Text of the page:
An owl person with a magic staff.

Breena, the Demagogue by Simon Dominic

Last time, I wrapped up my sorcerer subclass rankings. Now, it’s time for the warlock. As a reminder, there are three main categories I’m looking at as I judge the power level of each subclass: combat strength, allowance for a range of powerful builds, and how it interacts with multiclassing. Since the warlock has nine subclasses, this is a two-part post, starting with the bottom five.

9. Undying

An undead priest in fancy robes.
Mikaeus, the Unhallowed by Chris Rahn

Some classes do not have a massive power difference between their best and worst subclasses. This is not the case for the warlock. The bottom three entries on this list are significantly worse than the top six, and Undying is the worst of the worst.

Level 1 – Expanded Spell List

The Undying lets you choose from an expanded list of spells when you learn a warlock spell. The following spells are added to the warlock spell list for you.

Spell LevelSpells
1stfalse life, ray of sickness
2ndblindness/deafness, silence
3rdfeign death, speak with dead
4thaura of life, death ward
5thcontagion, legend lore

This spell list is unique among the warlock subclasses in that it has no redeeming options, especially since acquiring any of these spells still uses one of the limited spell options warlocks receive. The best spell on this list is Death Ward, but it’s not nearly enough.

Level 1 – Among the Dead

You learn the spare the dying cantrip, which counts as a warlock cantrip for you. You also have advantage on saving throws against any disease.

Additionally, undead have difficulty harming you. If an undead targets you directly with an attack or a harmful spell, that creature must make a Wisdom saving throw against your spell save DC (an undead needn’t make the save when it includes you in an area effect, such as the explosion of fireball). On a failed save, the creature must choose a new target or forfeit targeting someone instead of you, potentially wasting the attack or spell. On a successful save, the creature is immune to this effect for 24 hours. An undead is also immune to this effect for 24 hours if you target it with an attack or a harmful spell.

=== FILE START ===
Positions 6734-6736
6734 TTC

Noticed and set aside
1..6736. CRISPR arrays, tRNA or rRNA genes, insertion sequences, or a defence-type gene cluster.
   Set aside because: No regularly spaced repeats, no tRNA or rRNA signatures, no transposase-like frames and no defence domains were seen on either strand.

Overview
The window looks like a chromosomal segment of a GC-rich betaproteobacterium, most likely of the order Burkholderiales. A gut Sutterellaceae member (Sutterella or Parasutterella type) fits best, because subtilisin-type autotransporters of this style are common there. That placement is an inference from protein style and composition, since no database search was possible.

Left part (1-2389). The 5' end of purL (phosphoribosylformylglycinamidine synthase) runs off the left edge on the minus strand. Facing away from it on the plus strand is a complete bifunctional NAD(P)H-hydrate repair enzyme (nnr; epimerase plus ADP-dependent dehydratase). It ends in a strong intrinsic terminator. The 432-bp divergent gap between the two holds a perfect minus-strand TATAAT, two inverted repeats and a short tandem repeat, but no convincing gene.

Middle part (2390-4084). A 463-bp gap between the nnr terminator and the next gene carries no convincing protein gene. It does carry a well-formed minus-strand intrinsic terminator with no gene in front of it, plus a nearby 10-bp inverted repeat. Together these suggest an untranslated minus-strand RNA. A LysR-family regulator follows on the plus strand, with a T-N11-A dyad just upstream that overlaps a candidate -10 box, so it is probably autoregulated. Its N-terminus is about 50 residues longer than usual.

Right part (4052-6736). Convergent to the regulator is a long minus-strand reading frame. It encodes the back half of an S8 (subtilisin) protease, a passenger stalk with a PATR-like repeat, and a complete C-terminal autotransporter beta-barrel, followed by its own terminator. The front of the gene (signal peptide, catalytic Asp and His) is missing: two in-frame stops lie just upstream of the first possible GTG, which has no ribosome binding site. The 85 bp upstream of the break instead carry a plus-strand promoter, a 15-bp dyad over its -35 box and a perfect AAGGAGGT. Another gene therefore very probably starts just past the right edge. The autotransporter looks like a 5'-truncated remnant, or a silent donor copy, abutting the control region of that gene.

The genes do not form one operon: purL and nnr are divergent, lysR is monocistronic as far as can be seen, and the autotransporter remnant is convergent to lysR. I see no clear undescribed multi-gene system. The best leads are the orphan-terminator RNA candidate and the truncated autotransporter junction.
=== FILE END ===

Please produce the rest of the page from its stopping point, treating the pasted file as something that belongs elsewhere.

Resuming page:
This feature gives you a decent cantrip and a passive, weaker version of the Sanctuary spell. Not only can attackers get around your protection with a single save, but the feature only works on undead. This will be some help in an undead-heavy campaign, but even then, the warlock is all about doing damage, which negates the ability’s effect.

Level 6 – Defy Death

You can regain hit points equal to 1d8 + your Constitution modifier (minimum of 1 hit point) when you succeed on a death saving throw or when you stabilize a creature with spare the dying.

Once you use this feature, you can’t use it again until you finish a long rest.

Since an average of 7 or 8 hit points will rarely allow you to survive an additional hit, this feature is a whack-a-mole ability, popping you back up so the bad guys can knock you down on their next turn. It’s also weaker than average, since if you fail the death save, nothing happens. As a consolation prize, you can also get the healing effect when you stabilize a friend, but it’s a lot less useful then, as it’s not bringing you back into the fight. This is the best feature the Undying receives, and that’s not a good sign.

Level 10 – Undying Nature

You can hold your breath indefinitely, and you don’t require food, water, or sleep, although you still require rest to reduce exhaustion and still benefit from finishing short and long rests.

In addition, you age at a slower rate. For every 10 years that pass, your body ages only 1 year, and you are immune to being magically aged.

Despite the mechanics covered by the text of this feature, it is almost entirely flavor. Food and water are almost never an issue in 5E, especially by level 10, and neither is age. The only part of this feature that is any use is the ability to never breathe. This is the equivalent of a 3rd level ritual spell, and a situational one at that. Given that by 10th level, casters are using 5th level spells, that is not a good thing.

Level 14 – Indestructible Life

When you reach 14th level, you partake some of the true secrets of the Undying. On your turn, you can use a bonus action to regain hit points equal to 1d8 + your warlock level. Additionally, if you put a severed body part of yours back in place when you use this feature, the part reattaches.

Once you use this feature, you can’t use it again until you finish a short or long rest.

An average of 18 additional health per rest is very bad at 14th level. The ability to reconnect severed body parts has no real rules behind it, so much like Undying Nature, I will treat it as flavor.

There is nothing in this subclass to recommend. Even the designers seem to agree, as they released the similarly named Undead warlock. Given how similar these subclasses are in name and flavor, I can only assume the Undead is considered this subclass’s replacement. Leave it to the Undying to get dead last, ninth place.

8. Great Old One

A sea monster swallowing a sailboat.
Gyruda, Doom of Depths by Tyler Jacobson

From poorly realized zombie warlocks we move to poorly realized eldritch servants. It’s pretty clear this patron was inspired by cosmic horror authors like Charles Stross and Robert Chambers.* Unfortunately, much like the Undying, the GOO-lock* is let down by its mechanics.